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Problem Converting To GSM610

Feb 3, 2012 at 11:02 AM

I've been trying in my application to convert a PCM file to GSM610 format using the following error.

"AcmNotPossible calling acmStreamOpen"

I had a look though the earlier discussion and its been suggested to try it though the demo applicaiton. Howerver using the demo applicaiton im getting the same error.

I can confirm that I have it installed on my system. i can see the codec looking at them though windows media player technical information.

Please advise?

Thanks

Coordinator
Feb 3, 2012 at 11:07 AM

not all conversions can be performed in one step. Probably it is the sample rate. Try downsampling to 8kHz PCM first.

Feb 3, 2012 at 11:30 AM

thanks for the fast reply.

 

I've just gone though using the demo app converting it to all the pcm options then trying to converter them to gsm610.

 

I can the same error for all of them

Coordinator
Feb 3, 2012 at 11:32 AM

what exactly is the format of the file you are trying to convert to GSM? It probably needs to be mono, 8kHz, 16 bit

Feb 3, 2012 at 12:20 PM

I'm trying from mono 8khz 16bit to GSM 6.10 8khz mono

Coordinator
Feb 6, 2012 at 12:41 PM

that should work, can you post a code snippet of your call into WaveFormatConversionStream?

Feb 23, 2012 at 1:00 PM

here you go

using (WaveFileReader reader = new WaveFileReader(Input))
            {
                using (WaveFormatConversionStream Conveter = new WaveFormatConversionStream(WaveFormat.CreateCustomFormat(WaveFormatEncoding.Gsm610, 8000,
                    116000216), reader))
                {
                    WaveFileWriter.CreateWaveFile(Output, Conveter);
                }
            }
Coordinator
Feb 23, 2012 at 1:12 PM

try using Gsm610WaveFormat instead:

using (WaveFileReader reader = new WaveFileReader(Input))
{
    using (var Conveter = new WaveFormatConversionStream(new Gsm610WaveFormat()), reader))
    {
        WaveFileWriter.CreateWaveFile(Output, Conveter);
    }
}

Feb 23, 2012 at 2:16 PM

i get a slightly different error doing that.

AcmNotPossible calling acmStreamSize   

at NAudio.MmException.Try(MmResult result, String function)   

at NAudio.Wave.Compression.AcmStream.SourceToDest(Int32 source) 

 at NAudio.Wave.WaveFormatConversionStream.SourceToDest(Int32 source)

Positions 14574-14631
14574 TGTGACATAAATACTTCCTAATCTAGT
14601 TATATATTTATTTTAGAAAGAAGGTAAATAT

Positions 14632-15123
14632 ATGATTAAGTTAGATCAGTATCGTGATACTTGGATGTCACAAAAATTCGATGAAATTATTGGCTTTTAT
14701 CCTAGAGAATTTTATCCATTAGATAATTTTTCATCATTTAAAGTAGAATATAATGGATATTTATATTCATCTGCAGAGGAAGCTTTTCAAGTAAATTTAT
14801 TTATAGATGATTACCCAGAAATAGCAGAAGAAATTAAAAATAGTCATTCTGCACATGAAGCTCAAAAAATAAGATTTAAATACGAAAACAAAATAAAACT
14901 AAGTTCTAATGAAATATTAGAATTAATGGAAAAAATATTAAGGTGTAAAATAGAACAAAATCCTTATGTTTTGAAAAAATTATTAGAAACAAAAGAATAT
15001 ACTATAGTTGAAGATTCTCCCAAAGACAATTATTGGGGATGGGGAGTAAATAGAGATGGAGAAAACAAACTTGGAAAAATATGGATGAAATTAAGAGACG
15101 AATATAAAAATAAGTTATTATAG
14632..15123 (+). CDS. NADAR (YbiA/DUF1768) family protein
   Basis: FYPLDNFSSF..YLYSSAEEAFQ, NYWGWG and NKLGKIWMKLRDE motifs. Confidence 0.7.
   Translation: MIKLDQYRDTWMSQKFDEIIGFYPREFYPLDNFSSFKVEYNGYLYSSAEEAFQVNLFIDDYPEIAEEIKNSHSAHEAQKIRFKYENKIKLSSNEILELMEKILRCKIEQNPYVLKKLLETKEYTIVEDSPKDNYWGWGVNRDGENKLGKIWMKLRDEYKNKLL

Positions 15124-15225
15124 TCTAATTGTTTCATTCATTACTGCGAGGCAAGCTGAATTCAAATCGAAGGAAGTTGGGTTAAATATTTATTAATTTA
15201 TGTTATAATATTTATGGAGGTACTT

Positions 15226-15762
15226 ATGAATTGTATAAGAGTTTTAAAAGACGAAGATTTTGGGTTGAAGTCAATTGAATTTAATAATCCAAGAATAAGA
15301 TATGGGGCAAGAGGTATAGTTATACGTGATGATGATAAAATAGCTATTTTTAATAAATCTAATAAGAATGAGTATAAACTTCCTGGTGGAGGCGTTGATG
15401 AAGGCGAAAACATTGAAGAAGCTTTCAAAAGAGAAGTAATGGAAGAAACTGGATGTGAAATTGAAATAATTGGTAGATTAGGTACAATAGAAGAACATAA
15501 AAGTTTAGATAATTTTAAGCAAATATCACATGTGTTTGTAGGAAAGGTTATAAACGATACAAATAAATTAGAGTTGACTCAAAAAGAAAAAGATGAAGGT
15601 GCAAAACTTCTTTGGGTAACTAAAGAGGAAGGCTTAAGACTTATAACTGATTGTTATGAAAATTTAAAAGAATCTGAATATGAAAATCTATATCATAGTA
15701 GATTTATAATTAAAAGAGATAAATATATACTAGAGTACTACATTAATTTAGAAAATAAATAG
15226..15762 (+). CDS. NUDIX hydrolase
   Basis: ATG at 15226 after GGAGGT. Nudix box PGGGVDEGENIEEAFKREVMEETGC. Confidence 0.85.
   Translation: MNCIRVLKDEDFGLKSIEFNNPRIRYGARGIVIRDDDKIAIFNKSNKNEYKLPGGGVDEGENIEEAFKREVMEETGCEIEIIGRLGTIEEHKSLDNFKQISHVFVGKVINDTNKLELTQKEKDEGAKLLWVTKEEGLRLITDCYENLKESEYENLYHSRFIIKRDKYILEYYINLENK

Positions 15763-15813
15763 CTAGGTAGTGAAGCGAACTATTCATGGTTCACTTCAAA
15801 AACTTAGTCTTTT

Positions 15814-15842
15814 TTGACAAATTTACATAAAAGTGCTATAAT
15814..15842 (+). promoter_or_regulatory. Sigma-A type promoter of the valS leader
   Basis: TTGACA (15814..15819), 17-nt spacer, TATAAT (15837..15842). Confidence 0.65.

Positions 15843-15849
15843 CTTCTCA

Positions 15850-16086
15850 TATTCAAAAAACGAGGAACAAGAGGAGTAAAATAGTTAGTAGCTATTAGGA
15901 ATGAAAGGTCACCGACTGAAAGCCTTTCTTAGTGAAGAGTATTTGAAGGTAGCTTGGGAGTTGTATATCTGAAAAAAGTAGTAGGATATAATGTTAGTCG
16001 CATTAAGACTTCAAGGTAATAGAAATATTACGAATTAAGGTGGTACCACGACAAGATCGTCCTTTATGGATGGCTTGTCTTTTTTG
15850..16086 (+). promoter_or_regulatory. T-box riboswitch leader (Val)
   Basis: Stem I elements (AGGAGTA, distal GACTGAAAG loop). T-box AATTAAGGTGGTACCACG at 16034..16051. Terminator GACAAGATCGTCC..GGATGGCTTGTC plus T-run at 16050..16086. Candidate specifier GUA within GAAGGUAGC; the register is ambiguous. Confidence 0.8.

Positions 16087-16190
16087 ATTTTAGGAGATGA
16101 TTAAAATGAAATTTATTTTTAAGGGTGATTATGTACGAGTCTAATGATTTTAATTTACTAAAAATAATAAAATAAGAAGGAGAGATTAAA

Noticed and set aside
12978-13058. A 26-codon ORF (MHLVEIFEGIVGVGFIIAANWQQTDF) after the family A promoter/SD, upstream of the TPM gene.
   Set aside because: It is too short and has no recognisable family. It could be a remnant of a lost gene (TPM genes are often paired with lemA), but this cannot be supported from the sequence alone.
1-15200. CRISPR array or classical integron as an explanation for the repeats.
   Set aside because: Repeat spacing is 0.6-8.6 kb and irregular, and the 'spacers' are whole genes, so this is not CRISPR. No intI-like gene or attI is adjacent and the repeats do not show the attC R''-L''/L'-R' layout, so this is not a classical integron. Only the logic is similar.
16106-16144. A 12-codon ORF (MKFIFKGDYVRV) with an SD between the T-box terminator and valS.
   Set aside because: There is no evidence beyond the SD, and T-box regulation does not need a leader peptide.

at NAudio.Wave.WaveFormatConversionStream..ctor(WaveFormat targetFormat, WaveStream sourceStream)

Coordinator
Feb 26, 2012 at 3:55 PM

you'll need to do your own loop to use buffer sizes that are multiples of GSM block align. Look in the ssource for the code to WaveFileWriter.CreateWaveFile - it is only a few lines of code.

Mar 5, 2012 at 1:49 PM

I don't suppose you could shed a little more light on this please?  I'm trying to do the same PCM to GSM conversion and get exactly the same error.

From what I can gather, the issue is with moving from a block align of 2 to 65, but I don't know how to deal with this.  Do I need to create a new class deriving from WaveStream to pass to the conversion stream? 

My ultimate goal is to insert a period of silence into a GSM file, so what I'm doing is converting to PCM, inserting the appropriate empty bytes and then converting back to GSM.  Is there a better way to do this?

Thanks,
Chris

Coordinator
Mar 5, 2012 at 1:55 PM

Here is the full source code for CreateWaveFile:

        public static void CreateWaveFile(string filename, IWaveProvider sourceProvider)
        {
            using (WaveFileWriter writer = new WaveFileWriter(filename, sourceProvider.WaveFormat))
            {
                byte[] buffer = new byte[sourceProvider.WaveFormat.AverageBytesPerSecond * 4];
                while (true)
                {
                    int bytesRead = sourceProvider.Read(buffer, 0, buffer.Length);
                    if (bytesRead == 0)
                        break;
                    writer.Write(buffer, 0, bytesRead);
                }
            }
        }

The problem is simply that the size of the buffer ought to be a multiple of 65. Make it 65000 or something. Then it should work.

As for how to insert silence, your way is fine. The only alternative is to create one 65 byte block of GSM silence (don't know what that looks like), and insert those blocks. However, even that may produce artefacts if the GSM codec stores state between consecutive blocks.

Mar 5, 2012 at 2:40 PM

Thanks for the quick reply.